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Lesbian 101: How To Walk Away

By Lavender August 14, 2008

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It had been a long dry spell, so my friend, Stacy, suggested we go to New York. By long dry spell, I mean verrry long, verrry dry spell. I was feeling (and, I suspect, looking) like a middle-aged frump, and I badly needed to reconnect with my younger, naughtier self.

So, I abandoned my bridge group (please note earlier reference to middle age), and trotted off to New York City with Stacy.

The first couple of days passed unmemorably enough. Despite Stacy’s begging that we hit the lesbian bars, I used all my passive aggressive powers to avoid them. When she suggested we go to happy hour at Henrietta Hudson, I led her to the Algonquin, where I ordered her doubles of everything on the cocktail cart. Soon, she was too drunk even to remember she was gay.

My confidence had been shaken from a miserable period of no sex and even less flirting. I feared my magic charm—New York City, where, incredibly, I’ve always had luck with the ladies, much to my delight and my luckless friends’ dismay—would fail me, too.

Finally, I couldn’t resist Stacy’s demands any longer. So, on our final evening, we went to our favorite bar, the Cubby Hole. Before we entered, I was feeling bloated, and resentful that God had given me a glorious youth, only to snatch it away from me before I was finished abusing it. But as we took our seats by the window, I cheered considerably. The reason I was happy was that we were surrounded by girls.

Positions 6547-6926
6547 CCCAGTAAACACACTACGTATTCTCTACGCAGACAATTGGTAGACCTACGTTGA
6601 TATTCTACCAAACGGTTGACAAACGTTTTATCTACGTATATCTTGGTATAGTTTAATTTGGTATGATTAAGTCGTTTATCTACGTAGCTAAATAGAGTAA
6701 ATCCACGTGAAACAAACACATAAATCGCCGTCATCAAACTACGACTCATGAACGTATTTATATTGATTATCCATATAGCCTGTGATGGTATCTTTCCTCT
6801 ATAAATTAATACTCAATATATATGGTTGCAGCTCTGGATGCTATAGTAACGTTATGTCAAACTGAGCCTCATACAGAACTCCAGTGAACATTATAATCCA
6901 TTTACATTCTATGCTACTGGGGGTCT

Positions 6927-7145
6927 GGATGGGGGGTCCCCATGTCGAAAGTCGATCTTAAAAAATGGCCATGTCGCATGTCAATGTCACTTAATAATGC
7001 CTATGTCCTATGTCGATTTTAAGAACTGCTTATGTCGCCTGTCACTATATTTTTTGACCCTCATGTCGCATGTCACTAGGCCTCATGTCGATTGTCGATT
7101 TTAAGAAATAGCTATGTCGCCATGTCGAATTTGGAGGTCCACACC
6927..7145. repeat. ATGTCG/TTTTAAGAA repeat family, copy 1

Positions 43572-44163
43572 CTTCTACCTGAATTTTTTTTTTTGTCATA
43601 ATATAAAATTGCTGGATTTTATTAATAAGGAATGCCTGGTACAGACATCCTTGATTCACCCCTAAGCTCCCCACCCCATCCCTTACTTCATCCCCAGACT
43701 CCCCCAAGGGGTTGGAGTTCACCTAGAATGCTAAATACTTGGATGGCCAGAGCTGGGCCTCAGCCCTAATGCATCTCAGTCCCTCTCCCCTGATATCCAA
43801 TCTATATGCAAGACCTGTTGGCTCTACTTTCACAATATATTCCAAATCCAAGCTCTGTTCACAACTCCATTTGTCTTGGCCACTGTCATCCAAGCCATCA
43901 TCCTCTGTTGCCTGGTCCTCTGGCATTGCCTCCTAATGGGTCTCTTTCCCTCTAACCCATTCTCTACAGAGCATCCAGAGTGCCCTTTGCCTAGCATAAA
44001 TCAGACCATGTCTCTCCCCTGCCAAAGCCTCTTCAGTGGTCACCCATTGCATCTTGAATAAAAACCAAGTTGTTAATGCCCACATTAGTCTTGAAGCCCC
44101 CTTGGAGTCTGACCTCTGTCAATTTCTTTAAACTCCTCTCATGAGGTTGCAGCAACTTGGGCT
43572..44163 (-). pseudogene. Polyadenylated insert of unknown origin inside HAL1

I have been living in semi-self-imposed exile for the past few years, so I had kind of forgotten what a girl looks like. Almost immediately, I began to feel my inner scamp reemerge from its long hibernation. I began scanning the bar, searching for a target to make meaningful eye contact with. I found a couple of candidates whom I exchanged charged glances with before they gave up, and drifted out of the bar.

But, then, a miracle. Stacy whispered in my ear that a pretty blonde was giving me the eye. I looked up, and caught her staring at me. So, I stared back. Age has its privileges, and I figured if she got offended that I was starting at her, I always could explain I simply can’t see anything through my cataracts.

But she wasn’t offended. Instead, she looked up at me coquettishly. This conversation of glances went on for an hour. I knew that eventually, one of would get drunk enough, and work up the nerve to approach the other. And because I have an early bedtime, I hurried things along by lingering at the jukebox, so she could have an excuse to talk to me.

Sure enough, she was by my side, suggesting songs. We talked for several minutes, during which time my interest faded from enthusiastic to bemused. She was too young, and I didn’t care for her taste in music.

In the old days, lust would have trumped any niggling complaints about a woman’s personality. But I’ve been through enough to know that the person rarely disappears after you sleep with her. Instead, you find her the next morning fully alert, criticizing your decor, and demanding that you get rid of your pets.

So, I left her standing at the jukebox with a stunned expression. As Stacy slapped the back of my head in disgust when we left the bar alone, I skipped down the street knowing that someone very attractive wanted to sleep with me, but I walked away. Suddenly, I didn’t feel middle-aged. Rather, I felt in control.

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